An ellipse, centered on the origin, of major radius and minor radius , which are aligned along the - and -axes, respectively (see Figure A.4), satisfies the following well-known equation:
Likewise, a parabola which is aligned along the -axis, and passes through the origin (see Figure A.5), satisfies
Finally, a hyperbola which is aligned along the -axis, and whose asymptotes intersect at the origin (see Figure A.6), satisfies
It is not obvious, from the preceding formulae, what the ellipse, the parabola, and the hyperbola have in common. It turns out, in fact, that these three curves can all be represented as the locus of a movable point whose distance from a fixed point is in a constant ratio to its perpendicular distance to some fixed straight line. Let the fixed point--which is termed the focus--lie at the origin, and let the fixed line--which is termed the directrix--correspond to (with ). Thus, the distance of a general point ( , ) (which lies to the left of the directrix) from the focus is , whereas the perpendicular distance of the point from the directrix is . (See Figure A.7.) In polar coordinates, and . Hence, the locus of a point for which and are in a fixed ratio satisfies the following equation:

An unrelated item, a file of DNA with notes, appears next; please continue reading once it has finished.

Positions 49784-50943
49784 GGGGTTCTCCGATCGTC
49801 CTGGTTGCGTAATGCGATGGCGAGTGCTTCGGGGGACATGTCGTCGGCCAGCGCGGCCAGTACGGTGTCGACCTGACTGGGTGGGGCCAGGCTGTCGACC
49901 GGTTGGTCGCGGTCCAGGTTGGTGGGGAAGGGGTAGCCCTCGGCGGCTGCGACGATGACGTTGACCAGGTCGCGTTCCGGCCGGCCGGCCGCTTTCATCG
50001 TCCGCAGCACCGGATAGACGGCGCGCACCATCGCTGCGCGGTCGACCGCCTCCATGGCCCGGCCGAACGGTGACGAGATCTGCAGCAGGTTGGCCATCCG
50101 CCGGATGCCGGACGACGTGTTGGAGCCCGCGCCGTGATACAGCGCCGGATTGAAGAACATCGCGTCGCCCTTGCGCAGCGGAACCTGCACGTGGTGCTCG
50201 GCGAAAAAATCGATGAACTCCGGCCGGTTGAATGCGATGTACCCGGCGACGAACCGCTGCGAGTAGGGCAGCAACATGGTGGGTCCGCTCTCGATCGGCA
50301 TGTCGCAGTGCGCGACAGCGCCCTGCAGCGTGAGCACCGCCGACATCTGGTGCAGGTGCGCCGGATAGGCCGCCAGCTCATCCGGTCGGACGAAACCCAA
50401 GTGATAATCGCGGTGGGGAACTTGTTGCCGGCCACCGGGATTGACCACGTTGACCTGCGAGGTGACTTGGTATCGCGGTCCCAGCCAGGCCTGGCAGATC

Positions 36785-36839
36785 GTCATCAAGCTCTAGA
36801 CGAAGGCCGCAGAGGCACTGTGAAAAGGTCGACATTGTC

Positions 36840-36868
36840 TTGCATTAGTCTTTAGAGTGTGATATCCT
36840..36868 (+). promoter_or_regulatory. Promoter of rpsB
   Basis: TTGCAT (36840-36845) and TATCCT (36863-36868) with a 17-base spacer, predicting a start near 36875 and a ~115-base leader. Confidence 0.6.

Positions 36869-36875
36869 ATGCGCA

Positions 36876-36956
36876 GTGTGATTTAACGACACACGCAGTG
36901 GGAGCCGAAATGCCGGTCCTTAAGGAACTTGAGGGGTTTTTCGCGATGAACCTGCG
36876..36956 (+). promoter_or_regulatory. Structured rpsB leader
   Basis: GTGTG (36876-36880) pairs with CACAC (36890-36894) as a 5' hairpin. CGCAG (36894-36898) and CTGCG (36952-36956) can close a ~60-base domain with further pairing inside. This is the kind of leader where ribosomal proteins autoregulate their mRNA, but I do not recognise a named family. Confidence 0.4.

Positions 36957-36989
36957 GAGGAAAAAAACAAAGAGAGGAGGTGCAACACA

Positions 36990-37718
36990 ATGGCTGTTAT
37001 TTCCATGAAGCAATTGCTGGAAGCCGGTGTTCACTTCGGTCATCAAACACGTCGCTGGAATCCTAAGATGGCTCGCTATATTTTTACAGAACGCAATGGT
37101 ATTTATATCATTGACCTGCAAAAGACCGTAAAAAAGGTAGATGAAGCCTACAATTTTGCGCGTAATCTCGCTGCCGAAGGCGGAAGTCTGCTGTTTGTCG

When written in terms of Cartesian coordinates, Equation (A.104) can be rearranged to give
When again written in terms of Cartesian coordinates, Equation (A.104) can be rearranged to give
Finally, when written in terms of Cartesian coordinates, Equation (A.104) can be rearranged to give
In conclusion, Equation (A.105) is the polar equation of a general conic section that is confocal with the origin (i.e., the origin lies at a focus). For , the conic section is an ellipse. For , the conic section is a parabola. Finally, for , the conic section is a hyperbola.